To Each Their Own: The State of the Pre-Air Review
July 19th, 2010
There’s currently a stir of controversy around reviews of Mad Men’s fourth season, which was sent to critics in the past few weeks – as always, Matthew Weiner has expressly requested that critics avoid talking about anything in specific terms, which has created some discussion surrounding just how much critics show bow to his wishes (especially considering that many are ignoring them to varying degrees).
For me, this is less an issue of Mad Men and more an issue on the state of pre-air reviews, something which used to constitute the large majority of television criticism but which has now been forced to share the spotlight with the post-air reviews and analysis which have blossomed in the internet age. In a discussion on Twitter, I raised the point that I struggle to see why anyone would really need (or want) to read a pre-air review of Mad Men’s fourth season, and there was rightfully some pushback from Dan Fienberg, who pointed out the role that critics can play in letting viewers know their opinions on a series and whether it’s worth watching.
I didn’t mean to suggest that the critics were part of the problem here, or that their views have no value; rather, I was suggesting that the medium is very much the concern. While new series which represent an unknown quality, or series which are reinventing themselves in a new fashion, are ideal subjects for pre-air reviews, shows which have become as established as Mad Men feel as if they confound this particular method of critical analysis. This isn’t to suggest that critics are unable to have negative opinions about the series, or that they should be forced to bow down to Matthew Weiner’s demands, but rather that there are other mediums through which those opinions will be better represented, and other ways to express this opinion which doesn’t require tiptoeing around plot details in order to communicate with the reader, or not bothering to tiptoe around plot details and potentially angering spoilerphobes like me.
I may be particularly wary of spoilers, and thus steer far clear of pre-air reviews as a result of my stance on this issue, but I think that the diversity of approaches makes pre-air reviews a nebulous medium which seems less and less relevant in the age of outright spoilers and indepth post-air analysis.
And Your Winner, by Submission…: Analyzing 2010’s Emmy Tapes
July 15th, 2010
Last week, I wrote a piece for Jive TV which described the next step in the Emmy Awards process, and the ways in which this post-nomination period is honestly more interesting for me than the pre-nomination period: as my Twitter followers have noted, I’m a bit obsessive about the submissions process, where the nominated series and performers choose episodes to represent their work over the past season.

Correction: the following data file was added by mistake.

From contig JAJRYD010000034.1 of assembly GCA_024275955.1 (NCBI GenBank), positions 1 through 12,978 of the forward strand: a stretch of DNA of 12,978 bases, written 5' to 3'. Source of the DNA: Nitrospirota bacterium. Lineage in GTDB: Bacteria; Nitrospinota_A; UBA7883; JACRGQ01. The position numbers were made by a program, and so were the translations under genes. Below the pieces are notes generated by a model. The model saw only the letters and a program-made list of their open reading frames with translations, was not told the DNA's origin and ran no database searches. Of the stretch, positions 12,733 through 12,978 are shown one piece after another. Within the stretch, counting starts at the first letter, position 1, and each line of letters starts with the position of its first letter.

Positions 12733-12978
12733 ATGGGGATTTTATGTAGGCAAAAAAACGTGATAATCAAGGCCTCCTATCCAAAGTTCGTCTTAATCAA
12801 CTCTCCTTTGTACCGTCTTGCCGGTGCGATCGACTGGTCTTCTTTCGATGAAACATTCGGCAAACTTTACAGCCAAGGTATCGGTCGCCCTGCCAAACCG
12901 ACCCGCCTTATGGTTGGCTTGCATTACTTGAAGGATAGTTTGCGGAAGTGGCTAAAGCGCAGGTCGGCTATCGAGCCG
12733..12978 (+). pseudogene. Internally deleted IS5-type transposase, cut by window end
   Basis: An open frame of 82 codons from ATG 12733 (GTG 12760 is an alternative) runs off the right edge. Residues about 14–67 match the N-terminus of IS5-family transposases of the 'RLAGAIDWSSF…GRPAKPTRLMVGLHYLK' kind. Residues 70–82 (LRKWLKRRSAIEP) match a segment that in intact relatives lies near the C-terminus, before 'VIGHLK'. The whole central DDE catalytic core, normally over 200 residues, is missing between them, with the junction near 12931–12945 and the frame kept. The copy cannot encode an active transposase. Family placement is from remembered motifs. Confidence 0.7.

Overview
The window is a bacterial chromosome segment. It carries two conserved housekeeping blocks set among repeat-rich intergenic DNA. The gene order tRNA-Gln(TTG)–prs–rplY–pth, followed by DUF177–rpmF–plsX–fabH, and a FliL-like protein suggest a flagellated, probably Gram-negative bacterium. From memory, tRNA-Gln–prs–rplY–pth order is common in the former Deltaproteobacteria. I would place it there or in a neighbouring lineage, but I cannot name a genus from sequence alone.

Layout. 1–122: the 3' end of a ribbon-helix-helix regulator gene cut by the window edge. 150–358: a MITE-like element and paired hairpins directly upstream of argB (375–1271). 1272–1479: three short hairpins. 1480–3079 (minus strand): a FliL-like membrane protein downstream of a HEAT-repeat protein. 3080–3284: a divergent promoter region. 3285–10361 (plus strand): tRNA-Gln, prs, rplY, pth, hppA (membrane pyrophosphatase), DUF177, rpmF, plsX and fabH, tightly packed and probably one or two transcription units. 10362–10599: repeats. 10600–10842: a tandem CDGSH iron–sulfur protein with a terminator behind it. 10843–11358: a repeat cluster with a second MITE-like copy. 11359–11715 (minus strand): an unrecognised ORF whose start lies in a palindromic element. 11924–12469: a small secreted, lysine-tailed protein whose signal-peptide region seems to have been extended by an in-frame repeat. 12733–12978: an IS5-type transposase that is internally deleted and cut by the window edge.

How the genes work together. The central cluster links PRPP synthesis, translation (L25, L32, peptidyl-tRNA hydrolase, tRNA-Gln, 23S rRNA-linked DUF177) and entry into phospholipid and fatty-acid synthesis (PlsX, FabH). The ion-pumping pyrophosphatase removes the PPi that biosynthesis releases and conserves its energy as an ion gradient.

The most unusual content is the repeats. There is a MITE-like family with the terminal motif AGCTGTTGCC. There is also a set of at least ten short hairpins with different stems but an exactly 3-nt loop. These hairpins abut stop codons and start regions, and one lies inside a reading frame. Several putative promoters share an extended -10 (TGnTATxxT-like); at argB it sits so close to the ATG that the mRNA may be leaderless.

It fascinates me because of how unnatural it is: performers can’t simply put together a reel of their strongest moments from throughout the season, they need to find a single representative episode (which, for supporting players, is cut down to only their scenes), and so what they choose is incredibly telling. For example, the cast of Glee have very clearly been instructed to submit episodes which feature big musical performances: Chris Colfer submitted “Laryngitis” because of the show-stopping “Rose’s Turn,” while Lea Michele submitted “Sectionals” based on her take on “Don’t Rain on My Parade.” These might not be their more consistent episodes in terms of overall material, but musically they are character-defining performances, and Glee has decided that this will be its Emmy focus. And yet, for Matthew Morrison and Jane Lynch, their submissions don’t work as well when oriented around their most show-stopping musical performances, and so sometimes a series’ approach doesn’t match with each performer.
It’s a delicate balance, and one which I think best captures the equally maddening and addictive nature of this process, which is why I will now take a closer look at the submissions strategy from a number of series: for a look at how they look as categories, and for more submissions I don’t talk about here, check out Tom O’Neill post at Gold Derby.
The Trick is to Actually Watch TV: The 2010 Emmy Nominations
July 8th, 2010
The Emmy nominations (which you can find in full here) are less a sign of what’s truly great on television and a more a sign of what the Emmy voters have actually been watching.
Series and performers are nominated for Emmys for one of two reasons: either the Academy members watched episodes carefully and saw them deserving of an award, or they looked at their ballots and chose a familiar name, a much buzzed-about series, or the first name on the ballot. And, frankly, most years the latter seemed to be their modus operandi, to the point where I’ve started to disassociate voters with any notion of television viewership – I’m not even convinced most of them own televisions.
However, for once, I’d say that the 2010 Emmy nominations seem to have been made by people who actually enjoy the medium, with plenty of evidence to demonstrate that voters actually watched many of the shows they nominated and discovered not only the most hyped elements of that series but also those elements which are truly deserving of Emmys attention. There are still plenty of examples where it’s clear that Emmy voters didn’t truly bother to watch the series in question, and all sorts of evidence which indicates that the Emmy voters suffer from a dangerously selective memory and a refusal to let go of pay cable dramedies, but the fact remains that this is the most hopeful Emmy year in recent memory.
It isn’t that every nominee is perfect, but rather that there is evidence of Academy voters sitting down in front of their television and watching more than a single episode of the shows in question, making them less like soulless arbiters of quality and more like actual television viewers – it might not stick, but for a few moments it’s nice to finally see some nominees that indicate voters aren’t so much different from us after all.